The Elephant in the Room is Cancer. Tea is the Relief Conversation Provides.

From the Other Side of the Knife

by Lindsay CrawfordPatient, Multiple MyelomaMay 28, 2019View more posts from Lindsay Crawford

Let me start off by letting you know that I am a doctor, an orthopedic surgeon actually. I was working the long Memorial holiday weekend last year at the hospital taking trauma call and the weekend was super busy with injuries and surgeries.  So when my back started hurting, I just figured I was overdoing it.  Plus, I am getting old at the ripe ole age of 36, so maybe I will have back pain now.

Throughout the weekend though, it kept getting worse despite my best attempts at keeping anti-inflammatories in my system.  I finally broke down on Sunday when I hit the point that I could not stand up straight anymore from the pain that I would go to the Emergency Room.

You must realize, a doctor deciding they need to go to a doctor, this is a big deal.

When I get put into a room in the Emergency Room, I tell the doctor, I just need an MRI of my spine, I am sure I just herniated a disc (after all, I am an orthopedic surgeon, I should know).  Luckily, this emergency medicine doctor went on to get more details and I confessed that I had been having some pain where my ribs meet my chest bone.  No worries though, I have been doing physical therapy for this issue.  He wants to get labs, chest XRay, EKG in addition to the MRI… ok, go big or go home.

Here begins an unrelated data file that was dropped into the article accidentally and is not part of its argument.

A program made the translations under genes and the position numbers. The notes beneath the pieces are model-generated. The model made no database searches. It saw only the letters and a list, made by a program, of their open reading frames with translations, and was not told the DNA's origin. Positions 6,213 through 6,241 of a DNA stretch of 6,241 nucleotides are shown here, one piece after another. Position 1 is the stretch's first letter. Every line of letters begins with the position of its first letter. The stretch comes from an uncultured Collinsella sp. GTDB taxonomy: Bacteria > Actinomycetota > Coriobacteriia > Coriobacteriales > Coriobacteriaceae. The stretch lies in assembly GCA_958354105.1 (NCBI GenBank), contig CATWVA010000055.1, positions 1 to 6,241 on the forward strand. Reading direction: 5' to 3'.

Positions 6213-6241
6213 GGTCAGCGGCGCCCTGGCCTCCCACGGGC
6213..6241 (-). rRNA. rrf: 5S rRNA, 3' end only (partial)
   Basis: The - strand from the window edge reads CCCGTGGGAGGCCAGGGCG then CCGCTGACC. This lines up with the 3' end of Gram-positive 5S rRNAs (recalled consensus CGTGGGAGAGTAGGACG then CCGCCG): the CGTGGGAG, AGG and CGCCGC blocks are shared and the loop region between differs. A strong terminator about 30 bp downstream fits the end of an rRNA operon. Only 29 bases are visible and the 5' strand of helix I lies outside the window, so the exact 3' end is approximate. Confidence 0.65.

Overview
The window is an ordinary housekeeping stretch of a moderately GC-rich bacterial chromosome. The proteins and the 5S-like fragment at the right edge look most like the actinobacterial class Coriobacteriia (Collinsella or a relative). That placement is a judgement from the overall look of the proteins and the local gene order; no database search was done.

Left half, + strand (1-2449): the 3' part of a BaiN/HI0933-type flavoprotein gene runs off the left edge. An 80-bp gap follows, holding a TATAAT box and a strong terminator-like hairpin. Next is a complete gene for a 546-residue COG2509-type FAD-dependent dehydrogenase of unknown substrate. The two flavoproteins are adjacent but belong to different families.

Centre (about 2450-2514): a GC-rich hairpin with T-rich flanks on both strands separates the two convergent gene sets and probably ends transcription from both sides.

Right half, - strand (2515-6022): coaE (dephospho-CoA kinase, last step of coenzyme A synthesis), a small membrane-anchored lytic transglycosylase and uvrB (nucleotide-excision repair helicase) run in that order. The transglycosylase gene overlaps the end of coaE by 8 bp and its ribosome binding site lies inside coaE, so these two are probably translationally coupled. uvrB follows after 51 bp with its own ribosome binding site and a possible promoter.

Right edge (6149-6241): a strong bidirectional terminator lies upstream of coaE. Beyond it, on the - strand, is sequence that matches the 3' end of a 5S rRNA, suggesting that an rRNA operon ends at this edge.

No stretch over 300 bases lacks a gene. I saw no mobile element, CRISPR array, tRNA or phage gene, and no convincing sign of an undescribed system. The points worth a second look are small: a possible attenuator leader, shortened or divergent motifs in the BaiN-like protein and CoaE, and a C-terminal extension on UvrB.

Turns out he was on to something, he reports to me that I have anemia, renal failure, high calcium and low platelets.  I say, “But I am on call and I have a patient coming in for surgery”.  To which he quickly replies, “You are getting admitted to the hospital.”

He won, I was admitted to the hospital.

More testing and workup was done.  The next morning, the team comes in to see me and update me on the findings.  I am by myself that morning because my husband is home with our 11 month old son.  Then the doctor hits me with the unthinkable that I didn’t even see coming… You have cancer.

I listen silently in shock as she explains that my blood-work is consistent with multiple myeloma.

My mind races to dig up old med school knowledge: Isn’t that in older people, something about proteins in the urine, and I know that can cause fractures.  As it turns out, I had 3 broken ribs and 2 vertebral fractures in my spine from my Myeloma.

The doctor asks if I have any questions, I can think of everything and nothing all at once.  I say no and they leave.

Now I have to call and explain this to my husband. I tell him that I have a type of blood cancer but until the oncologist comes later I really don’t know much.  He is coming up to meet me so I quickly turn to Google.  I furiously read through resources and medical journal articles about multiple myeloma.  My main focus is on prognosis, how long am I going to live. I keep seeing 18 months, 2 years, etc…. it is not looking good.